Do you know what the number one cause of final drive failure is? It might not be what you think! In this Shop Talk Blog post, we’ll explore this topic and discuss how to keep it from happening to your final drive motors!
Here are some more Shop Talk Blog posts you might find of interest ...
- Bobcat 337 Final Drive Failure
- What Fleet Owners Need to Know about Hydraulic Motor Failure
- Main Cause of Radial Piston Motor Failure
Causes of Final Drive Failure
There is a whole host of things that can cause your final drive to fail. Worn out bearings, abrasive contamination, scored cam rings … all of these can be part of a final drive failure. However, behind most of these incidents, there is another cause hiding in the shadows: poor maintenance.
The vast majority of final drive failures we deal with can be traced back to maintenance. Final drives require regular maintenance if you are going to get your money’s worth out of them. If you don’t maintain them, they will fail on you, and it seems like they try to do it at the worst possible time.
Check Gear Oil Levels
One important maintenance task that too many people forget is to check the gear oil levels. If your final drive starts to run low on gear oil, the planetary side will begin to wear out faster and faster. If the bearings start to go, you can expect some pricey repairs. Symptoms of low gear oil include unusual noises or vibration and overheating.
Check for Leaks
If your final drive is leaking either hydraulic fluid or gear oil, then you need to track down the source. That source is typically going to be a failed seal that needs to be replaced. If it isn’t replaced, then contamination from your work site will start to get into your final drive and cause all kinds of damage.
Check those leaks and address them as soon as possible. If you take care of a leak right away, all you’ll probably need is a replacement seal. Don’t wait until your gear hub looks like the one shown.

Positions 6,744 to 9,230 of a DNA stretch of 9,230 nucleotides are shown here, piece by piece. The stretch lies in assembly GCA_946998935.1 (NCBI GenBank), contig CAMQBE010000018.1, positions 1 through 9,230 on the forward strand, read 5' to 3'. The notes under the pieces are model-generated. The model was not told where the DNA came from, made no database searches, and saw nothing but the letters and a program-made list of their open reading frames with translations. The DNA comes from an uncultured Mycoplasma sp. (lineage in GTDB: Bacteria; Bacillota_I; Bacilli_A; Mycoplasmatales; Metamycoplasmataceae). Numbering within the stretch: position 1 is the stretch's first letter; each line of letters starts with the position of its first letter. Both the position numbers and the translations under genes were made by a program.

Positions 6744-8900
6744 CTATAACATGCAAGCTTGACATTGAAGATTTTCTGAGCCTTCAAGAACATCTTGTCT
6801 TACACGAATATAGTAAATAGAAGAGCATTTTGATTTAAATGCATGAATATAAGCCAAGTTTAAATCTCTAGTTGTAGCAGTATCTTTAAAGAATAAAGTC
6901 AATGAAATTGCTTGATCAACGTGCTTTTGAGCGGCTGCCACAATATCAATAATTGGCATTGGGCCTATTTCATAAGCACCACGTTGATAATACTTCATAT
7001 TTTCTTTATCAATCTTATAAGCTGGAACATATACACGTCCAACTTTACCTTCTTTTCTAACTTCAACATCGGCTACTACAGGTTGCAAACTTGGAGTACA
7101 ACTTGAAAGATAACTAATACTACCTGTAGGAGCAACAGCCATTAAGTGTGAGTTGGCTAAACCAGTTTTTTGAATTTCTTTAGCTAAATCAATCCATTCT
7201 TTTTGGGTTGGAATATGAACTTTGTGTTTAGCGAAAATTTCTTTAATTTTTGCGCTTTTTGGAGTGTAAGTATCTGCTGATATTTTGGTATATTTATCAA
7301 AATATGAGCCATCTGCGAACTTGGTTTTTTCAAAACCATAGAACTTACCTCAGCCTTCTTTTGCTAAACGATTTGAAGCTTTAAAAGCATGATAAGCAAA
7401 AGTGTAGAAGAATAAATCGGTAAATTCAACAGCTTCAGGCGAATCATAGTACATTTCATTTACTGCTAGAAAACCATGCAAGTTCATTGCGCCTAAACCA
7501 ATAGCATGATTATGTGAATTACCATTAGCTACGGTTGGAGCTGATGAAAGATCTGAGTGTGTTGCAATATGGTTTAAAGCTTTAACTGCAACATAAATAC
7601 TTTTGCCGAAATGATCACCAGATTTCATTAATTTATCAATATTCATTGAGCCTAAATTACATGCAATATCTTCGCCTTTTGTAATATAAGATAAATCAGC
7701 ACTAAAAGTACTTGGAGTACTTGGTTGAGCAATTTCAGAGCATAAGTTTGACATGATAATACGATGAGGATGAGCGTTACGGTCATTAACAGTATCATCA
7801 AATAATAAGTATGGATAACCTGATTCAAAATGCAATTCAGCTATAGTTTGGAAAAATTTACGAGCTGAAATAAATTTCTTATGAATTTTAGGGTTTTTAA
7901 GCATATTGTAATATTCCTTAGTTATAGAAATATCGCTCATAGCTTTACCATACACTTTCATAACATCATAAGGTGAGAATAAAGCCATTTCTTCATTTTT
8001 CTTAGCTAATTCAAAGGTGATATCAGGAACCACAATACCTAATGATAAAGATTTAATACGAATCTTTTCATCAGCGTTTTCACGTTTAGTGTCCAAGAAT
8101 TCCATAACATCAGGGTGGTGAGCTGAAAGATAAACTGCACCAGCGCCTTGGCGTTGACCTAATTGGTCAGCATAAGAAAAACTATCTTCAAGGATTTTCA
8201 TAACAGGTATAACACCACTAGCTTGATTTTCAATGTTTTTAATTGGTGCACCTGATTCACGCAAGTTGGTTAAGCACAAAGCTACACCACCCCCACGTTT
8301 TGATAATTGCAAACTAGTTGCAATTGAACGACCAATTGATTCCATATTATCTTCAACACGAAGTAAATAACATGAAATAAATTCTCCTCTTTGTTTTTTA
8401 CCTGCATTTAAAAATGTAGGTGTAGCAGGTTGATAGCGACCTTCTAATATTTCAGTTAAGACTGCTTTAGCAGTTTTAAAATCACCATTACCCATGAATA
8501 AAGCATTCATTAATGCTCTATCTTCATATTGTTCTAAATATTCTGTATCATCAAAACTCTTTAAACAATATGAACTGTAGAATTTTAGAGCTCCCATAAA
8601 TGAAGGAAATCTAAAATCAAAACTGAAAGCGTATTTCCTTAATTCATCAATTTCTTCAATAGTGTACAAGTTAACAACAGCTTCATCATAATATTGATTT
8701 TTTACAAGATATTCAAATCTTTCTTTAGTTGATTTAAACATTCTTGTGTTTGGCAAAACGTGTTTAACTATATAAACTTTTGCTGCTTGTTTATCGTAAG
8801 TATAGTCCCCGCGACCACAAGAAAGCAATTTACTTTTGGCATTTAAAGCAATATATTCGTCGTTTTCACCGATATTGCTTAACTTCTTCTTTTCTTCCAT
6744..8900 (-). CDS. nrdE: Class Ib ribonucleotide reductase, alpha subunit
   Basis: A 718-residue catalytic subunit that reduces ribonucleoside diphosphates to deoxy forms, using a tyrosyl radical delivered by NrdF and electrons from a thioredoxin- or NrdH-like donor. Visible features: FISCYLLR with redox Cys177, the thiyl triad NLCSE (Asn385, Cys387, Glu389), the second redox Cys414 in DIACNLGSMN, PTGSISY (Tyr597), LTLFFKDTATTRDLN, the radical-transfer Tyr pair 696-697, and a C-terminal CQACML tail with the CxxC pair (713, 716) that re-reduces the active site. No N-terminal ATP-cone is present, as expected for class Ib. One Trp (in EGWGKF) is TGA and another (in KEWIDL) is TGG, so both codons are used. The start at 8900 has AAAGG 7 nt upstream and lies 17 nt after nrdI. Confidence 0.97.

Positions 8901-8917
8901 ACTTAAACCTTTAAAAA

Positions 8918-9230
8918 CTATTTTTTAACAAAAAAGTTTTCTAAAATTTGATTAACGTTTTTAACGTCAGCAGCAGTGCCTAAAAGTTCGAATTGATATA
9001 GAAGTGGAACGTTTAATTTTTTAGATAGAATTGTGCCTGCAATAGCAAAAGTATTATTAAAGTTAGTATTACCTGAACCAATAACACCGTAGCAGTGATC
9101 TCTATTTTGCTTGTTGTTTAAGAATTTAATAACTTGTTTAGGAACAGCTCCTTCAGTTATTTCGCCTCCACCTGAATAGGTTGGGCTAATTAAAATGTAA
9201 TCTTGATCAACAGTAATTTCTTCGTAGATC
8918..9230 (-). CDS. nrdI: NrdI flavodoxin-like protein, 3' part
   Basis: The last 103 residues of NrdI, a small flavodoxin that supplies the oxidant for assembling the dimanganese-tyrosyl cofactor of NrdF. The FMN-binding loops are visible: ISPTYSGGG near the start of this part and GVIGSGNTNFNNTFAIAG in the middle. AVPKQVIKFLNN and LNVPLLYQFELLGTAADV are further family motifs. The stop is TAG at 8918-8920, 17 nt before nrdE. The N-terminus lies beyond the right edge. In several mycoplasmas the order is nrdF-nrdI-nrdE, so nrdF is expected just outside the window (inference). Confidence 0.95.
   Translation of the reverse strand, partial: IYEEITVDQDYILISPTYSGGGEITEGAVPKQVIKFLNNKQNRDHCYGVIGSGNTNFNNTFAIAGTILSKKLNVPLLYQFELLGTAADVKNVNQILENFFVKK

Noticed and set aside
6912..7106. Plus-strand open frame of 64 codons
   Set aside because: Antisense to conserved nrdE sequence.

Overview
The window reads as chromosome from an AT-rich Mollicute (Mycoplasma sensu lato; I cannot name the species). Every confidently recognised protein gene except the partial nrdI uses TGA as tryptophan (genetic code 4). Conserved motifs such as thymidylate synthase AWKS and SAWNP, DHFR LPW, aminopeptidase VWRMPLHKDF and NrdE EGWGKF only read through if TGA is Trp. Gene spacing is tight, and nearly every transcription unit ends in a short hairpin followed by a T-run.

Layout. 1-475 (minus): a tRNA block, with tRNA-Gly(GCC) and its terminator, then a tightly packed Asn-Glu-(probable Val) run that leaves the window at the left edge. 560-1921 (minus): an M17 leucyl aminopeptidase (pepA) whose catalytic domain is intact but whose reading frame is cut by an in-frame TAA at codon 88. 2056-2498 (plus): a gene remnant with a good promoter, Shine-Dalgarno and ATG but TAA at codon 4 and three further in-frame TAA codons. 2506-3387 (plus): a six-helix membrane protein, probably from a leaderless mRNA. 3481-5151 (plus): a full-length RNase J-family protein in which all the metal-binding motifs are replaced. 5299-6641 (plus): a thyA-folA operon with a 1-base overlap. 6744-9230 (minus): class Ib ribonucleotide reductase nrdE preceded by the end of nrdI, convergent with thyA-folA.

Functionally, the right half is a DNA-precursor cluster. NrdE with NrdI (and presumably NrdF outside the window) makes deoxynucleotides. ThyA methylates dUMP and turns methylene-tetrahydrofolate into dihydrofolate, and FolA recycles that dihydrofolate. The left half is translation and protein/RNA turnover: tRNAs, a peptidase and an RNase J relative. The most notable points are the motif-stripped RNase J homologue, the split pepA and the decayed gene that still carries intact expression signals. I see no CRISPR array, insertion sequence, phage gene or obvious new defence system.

Check Bearing Oil
Some final drives have a special compartment that holds oil for the main bearing. If you have one of these drives, then you will need to periodically check the bearing oil levels and change it according to manufacturer guidelines. Bearings have a limited life -- that’s true -- but there are going to wear out much, much faster if they don’t have enough lubrication.
Replace Case Drain Filters
Another source of problems for many final drives (especially Bobcat models) is failure to replace the case drain filter. This is a low pressure filter inline with the case drain line. If it becomes clogged and case drain flow is no longer possible, there will be a pressure buildup that, if not caught early, will total your final drive motor. We recommend replacing your case drain filters whenever you replace your other hydraulic filters to prevent the type of damage shown below, where the rotator group inside the hydraulic side literally blew apart.
We hate to see final drives that have failed simply because they haven’t been maintained properly. Check your owner’s manual and make sure that you are performing preventative maintenance on your final drive motor. It will save you money in the long run!
Texas Final Drive is your partner in providing new or remanufactured final drive hydraulic motors from a single mini-excavator to a fleet of heavy equipment. Call today so we can find the right final drive or hydraulic component for you, or check out our online store to find your O.E.M. manufacturer brand motor now.